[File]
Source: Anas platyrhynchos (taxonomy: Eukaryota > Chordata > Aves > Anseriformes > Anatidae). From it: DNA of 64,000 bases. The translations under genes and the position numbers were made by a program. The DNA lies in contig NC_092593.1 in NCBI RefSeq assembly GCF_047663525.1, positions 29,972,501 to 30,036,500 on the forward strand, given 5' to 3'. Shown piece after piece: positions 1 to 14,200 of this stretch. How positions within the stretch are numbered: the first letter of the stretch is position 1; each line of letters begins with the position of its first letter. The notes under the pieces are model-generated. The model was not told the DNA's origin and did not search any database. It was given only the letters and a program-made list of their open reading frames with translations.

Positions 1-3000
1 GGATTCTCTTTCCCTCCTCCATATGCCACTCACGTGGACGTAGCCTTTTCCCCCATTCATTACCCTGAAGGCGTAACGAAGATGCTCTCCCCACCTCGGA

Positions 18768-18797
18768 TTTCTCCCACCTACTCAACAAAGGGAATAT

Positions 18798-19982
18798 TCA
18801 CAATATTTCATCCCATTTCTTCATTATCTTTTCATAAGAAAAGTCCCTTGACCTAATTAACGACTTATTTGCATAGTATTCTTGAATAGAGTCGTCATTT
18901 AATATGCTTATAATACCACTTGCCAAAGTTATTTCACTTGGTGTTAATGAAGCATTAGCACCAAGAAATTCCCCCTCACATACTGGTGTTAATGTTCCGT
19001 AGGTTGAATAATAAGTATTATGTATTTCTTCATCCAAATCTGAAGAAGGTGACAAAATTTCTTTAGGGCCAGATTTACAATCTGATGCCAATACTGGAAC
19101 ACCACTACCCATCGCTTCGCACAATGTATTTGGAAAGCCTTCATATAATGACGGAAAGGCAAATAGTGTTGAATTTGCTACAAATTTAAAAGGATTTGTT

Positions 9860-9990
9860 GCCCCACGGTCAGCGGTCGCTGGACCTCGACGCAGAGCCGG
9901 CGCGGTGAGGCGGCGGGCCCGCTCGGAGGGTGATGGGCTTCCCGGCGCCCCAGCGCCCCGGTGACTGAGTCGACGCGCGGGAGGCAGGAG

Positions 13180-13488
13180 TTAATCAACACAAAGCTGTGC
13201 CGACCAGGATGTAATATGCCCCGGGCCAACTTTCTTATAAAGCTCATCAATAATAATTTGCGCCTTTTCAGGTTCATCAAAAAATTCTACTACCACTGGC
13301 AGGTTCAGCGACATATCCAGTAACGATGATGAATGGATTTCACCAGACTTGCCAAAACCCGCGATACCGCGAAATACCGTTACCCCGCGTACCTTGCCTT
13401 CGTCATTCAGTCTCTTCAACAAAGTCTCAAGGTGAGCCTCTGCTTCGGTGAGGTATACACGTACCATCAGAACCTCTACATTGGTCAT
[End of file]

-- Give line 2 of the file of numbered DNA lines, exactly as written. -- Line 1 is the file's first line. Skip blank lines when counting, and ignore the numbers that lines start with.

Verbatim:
Positions 1-3000